I believe Slutty Vegan and Bar Vegan have been incredibly well received because, as cliche as it sounds, they were created ‘by the people, for the people.’ Both concepts were formed to intentionally fill gaps in the market. At the end of the day, we created the types of places we wanted to enjoy. They’re centered around memorable experiences and, ultimately, really good vibes.
Have you always been interested in vegan cuisine?
My interest in vegan cuisine is new, and definitely something I was introduced to through Pinky. While I’m personally not a full-time vegan, I do enjoy the ingenuity and artisanship that goes into curating delicious meat-free meals.
You also have a degree in business. Do you believe this has contributed to your effectiveness at executing creative concepts that haven’t been done?
My consulting and finance background has definitely contributed to my effectiveness in executing creative concepts. It is something I leverage daily, not only for operational efficiency, but to make both quantitative and qualitative decisions. Many captains of industry are visionaries, and that way of thinking has definitely rubbed off on me. I find myself asking a lot more questions centered around how something can be done rather than if it is possible. That framing is definitely a byproduct of watching so many prolific leaders create and iterate.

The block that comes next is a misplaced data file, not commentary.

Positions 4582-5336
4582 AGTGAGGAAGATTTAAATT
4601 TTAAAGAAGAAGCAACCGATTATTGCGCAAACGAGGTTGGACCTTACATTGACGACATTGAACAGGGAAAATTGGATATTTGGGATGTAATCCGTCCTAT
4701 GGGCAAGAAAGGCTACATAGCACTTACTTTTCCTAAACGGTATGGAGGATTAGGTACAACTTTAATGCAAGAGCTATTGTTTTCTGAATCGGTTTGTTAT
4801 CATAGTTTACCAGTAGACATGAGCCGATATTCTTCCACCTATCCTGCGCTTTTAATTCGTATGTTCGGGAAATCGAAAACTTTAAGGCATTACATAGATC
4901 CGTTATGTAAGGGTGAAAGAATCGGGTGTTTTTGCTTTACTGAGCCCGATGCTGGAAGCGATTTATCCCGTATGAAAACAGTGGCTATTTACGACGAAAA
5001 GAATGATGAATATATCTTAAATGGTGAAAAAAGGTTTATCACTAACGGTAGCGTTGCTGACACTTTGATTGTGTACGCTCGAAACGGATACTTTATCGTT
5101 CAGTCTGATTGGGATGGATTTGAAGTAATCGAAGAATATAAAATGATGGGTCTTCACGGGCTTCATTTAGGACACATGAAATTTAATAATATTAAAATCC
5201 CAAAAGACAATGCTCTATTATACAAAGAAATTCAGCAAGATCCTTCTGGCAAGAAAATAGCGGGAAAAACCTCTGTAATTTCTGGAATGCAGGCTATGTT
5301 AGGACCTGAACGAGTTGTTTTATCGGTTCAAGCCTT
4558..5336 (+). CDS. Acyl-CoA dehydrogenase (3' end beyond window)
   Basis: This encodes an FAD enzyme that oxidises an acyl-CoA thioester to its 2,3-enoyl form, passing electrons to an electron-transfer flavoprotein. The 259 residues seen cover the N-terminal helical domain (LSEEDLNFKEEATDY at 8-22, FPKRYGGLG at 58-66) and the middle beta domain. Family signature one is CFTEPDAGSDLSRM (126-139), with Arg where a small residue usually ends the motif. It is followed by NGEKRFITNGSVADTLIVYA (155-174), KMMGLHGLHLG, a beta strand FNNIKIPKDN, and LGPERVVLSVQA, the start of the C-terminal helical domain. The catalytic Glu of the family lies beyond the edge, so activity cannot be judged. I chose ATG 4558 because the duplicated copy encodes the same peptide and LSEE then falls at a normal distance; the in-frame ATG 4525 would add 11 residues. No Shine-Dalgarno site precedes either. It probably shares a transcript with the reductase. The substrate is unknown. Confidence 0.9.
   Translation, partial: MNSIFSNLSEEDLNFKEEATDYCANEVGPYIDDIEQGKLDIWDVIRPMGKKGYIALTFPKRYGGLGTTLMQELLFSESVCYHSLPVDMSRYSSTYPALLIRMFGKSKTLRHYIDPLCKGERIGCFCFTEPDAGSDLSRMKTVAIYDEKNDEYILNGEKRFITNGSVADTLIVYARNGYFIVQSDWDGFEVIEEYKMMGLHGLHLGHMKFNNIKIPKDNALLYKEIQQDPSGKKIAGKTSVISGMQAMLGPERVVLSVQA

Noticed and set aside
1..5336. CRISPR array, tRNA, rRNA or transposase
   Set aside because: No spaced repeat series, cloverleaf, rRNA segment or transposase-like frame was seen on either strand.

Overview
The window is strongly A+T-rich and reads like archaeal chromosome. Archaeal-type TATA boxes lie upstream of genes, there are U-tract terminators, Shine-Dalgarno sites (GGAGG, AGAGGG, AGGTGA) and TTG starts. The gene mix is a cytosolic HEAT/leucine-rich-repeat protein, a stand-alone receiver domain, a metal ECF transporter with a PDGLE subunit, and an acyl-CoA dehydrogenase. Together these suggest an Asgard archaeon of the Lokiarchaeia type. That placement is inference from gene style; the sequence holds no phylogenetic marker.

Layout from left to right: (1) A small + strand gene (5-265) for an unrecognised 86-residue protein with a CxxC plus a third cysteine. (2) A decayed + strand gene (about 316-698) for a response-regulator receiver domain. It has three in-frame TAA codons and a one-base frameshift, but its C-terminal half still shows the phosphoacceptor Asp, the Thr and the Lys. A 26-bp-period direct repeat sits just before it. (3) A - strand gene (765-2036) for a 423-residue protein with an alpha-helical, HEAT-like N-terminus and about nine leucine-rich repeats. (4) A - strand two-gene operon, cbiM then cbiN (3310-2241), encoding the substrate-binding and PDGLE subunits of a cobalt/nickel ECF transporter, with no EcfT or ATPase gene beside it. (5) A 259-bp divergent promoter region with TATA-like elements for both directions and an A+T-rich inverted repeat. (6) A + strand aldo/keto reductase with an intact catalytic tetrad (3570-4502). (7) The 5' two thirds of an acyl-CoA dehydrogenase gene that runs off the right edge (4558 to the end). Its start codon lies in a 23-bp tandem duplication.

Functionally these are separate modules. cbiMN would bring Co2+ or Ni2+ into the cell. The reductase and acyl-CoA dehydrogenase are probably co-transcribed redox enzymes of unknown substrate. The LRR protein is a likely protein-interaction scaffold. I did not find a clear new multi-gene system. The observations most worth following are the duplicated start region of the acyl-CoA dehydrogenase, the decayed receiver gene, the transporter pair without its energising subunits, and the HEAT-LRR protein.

Why launch your concepts in Atlanta?
After attending Morehouse College for undergrad, I always knew I’d return to the city that played such a vital role in shaping me. Atlanta is a city ripe with potential, and the people here are willing to try new things and loyally patronize what they love. There’s such reciprocity and opportunity to both contribute to and receive from the vast network and community that exists here. And it goes without saying that Atlanta influences culture around the world. In my opinion, there’s nowhere better to create.
Why was Excuse My French an important concept to bring to Atlanta?